Oftentimes, if you need a job done right, you do it yourself. A group of autistic teenagers recently created an exciting application, or app, destined to help kids like themselves fulfill their everyday tasks.
Dubbed LOLA, which stands for “Laugh Out Loud Aide,” the app aims to remind children on the autism spectrum to complete certain tasks that they may forget about, which could be due to a sensory overload that they experience. Moreover, functioning with a push-notification system, the app aims to create amusing reminders.
The teenagers who developed the app belong to Tech Kids Unlimited (TKU), a not-for-profit organization based in Brooklyn, where both Shema Kolainu and iCare4Autism are also located.
TKU’s founder, Beth Rosenberg, explained that LOLA was a wonderful way for the children “to be self advocates and to create something for themselves.”
“We want to be a part of the conversation. These students have an amazing ability to learn and create and have so much potential to offer society,” Rosenberg added.
LOLA won “Best Emotional/Social Solution” and the People’s Choice vote at New York University’s Connect Ability Challenge, aimed at inspiring participants to create technology that is helpful for people with disabilities.
The idea behind LOLA was imagined by Seth Truman, a member of TKU with Asperger’s, and his father, Greg, who used to write for “The Wiggles” kids television show. Seth finds it annoying when he is constantly reminded by his family or teachers to carry out a task that slipped his mind. LOLA aims to give reminders in a humorous way, instead.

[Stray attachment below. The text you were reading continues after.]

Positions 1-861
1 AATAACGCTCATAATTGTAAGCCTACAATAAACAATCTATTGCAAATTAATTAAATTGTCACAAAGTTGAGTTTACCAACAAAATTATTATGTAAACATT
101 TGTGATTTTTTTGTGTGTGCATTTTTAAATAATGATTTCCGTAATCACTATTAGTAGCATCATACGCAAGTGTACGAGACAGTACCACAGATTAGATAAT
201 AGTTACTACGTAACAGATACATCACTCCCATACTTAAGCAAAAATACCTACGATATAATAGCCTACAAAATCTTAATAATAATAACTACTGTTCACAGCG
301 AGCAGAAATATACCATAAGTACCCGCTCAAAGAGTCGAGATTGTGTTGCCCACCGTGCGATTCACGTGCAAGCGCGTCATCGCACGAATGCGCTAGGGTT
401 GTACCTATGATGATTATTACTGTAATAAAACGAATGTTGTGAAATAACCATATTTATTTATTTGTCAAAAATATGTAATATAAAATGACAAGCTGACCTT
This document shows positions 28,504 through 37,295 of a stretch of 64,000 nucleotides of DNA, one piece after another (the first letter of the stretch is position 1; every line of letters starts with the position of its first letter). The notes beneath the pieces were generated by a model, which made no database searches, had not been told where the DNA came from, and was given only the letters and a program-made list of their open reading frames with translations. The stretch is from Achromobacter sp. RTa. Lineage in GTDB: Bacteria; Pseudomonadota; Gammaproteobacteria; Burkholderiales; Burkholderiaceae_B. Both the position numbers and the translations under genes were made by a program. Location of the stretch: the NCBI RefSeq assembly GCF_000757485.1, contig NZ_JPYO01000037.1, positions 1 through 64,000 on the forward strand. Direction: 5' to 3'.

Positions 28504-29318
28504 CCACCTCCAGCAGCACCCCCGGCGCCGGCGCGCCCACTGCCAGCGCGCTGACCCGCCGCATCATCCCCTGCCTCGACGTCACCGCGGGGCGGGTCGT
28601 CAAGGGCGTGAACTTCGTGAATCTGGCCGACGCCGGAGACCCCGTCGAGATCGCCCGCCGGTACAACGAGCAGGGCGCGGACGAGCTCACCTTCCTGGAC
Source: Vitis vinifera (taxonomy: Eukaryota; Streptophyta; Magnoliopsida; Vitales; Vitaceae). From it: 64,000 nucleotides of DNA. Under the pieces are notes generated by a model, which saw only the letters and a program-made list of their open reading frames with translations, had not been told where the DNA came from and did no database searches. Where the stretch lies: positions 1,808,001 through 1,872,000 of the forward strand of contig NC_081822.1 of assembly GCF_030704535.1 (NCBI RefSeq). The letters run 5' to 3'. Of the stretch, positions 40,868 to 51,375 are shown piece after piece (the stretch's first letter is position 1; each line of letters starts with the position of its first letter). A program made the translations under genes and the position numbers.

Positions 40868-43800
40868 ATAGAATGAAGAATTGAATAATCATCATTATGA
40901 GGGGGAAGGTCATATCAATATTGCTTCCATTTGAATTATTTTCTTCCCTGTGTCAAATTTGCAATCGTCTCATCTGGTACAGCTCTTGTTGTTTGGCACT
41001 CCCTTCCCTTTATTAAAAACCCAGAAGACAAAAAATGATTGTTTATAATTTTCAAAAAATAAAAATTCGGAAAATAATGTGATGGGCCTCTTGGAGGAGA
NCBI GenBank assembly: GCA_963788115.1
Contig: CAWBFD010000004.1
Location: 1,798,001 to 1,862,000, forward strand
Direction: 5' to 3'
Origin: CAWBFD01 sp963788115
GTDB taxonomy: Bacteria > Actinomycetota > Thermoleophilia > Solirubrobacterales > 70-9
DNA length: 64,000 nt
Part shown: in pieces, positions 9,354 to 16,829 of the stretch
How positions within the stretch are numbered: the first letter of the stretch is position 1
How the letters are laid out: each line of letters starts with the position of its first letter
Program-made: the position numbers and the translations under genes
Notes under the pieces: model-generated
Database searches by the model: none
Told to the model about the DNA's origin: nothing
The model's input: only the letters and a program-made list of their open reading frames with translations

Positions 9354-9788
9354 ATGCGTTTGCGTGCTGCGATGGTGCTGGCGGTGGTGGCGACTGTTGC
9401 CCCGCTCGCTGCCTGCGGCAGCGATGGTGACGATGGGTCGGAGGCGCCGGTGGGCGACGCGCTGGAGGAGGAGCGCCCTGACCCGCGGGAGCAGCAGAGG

LOLA enables tasks to be encoded and set to a particular time. For example, Seth may receive a push notification from LOLA every morning at 8 a.m., reminding him to brush his teeth. Along with the written reminder is a video animation, called a .gif, which displays the task at hand.
TKU’s application does not only attempt to render reminders more fun but also aims to reduce the number of reminders needed each day. Through operant conditioning, LOLA can train the user’s brain to transform soft skills into daily habits.
When a task is accepted, LOLA provides positive reinforcement in the form of a gold star and a congratulatory message. Declining to complete a task means receiving a grumpy face on the screen plus a phone lock-down of 10 seconds.
Until the app is launched on iTunes in September, there is more work is to be done. Tasks and .gifs will become more numerous, for example. A team setting that enables users to connect with their support groups will also become available. Reward charts will help motivate users to perform.
The app will most likely cost ¢99 in the iTunes store.
For more information about LOLA, view this video: http://connectability.devpost.com/submissions/38440-lola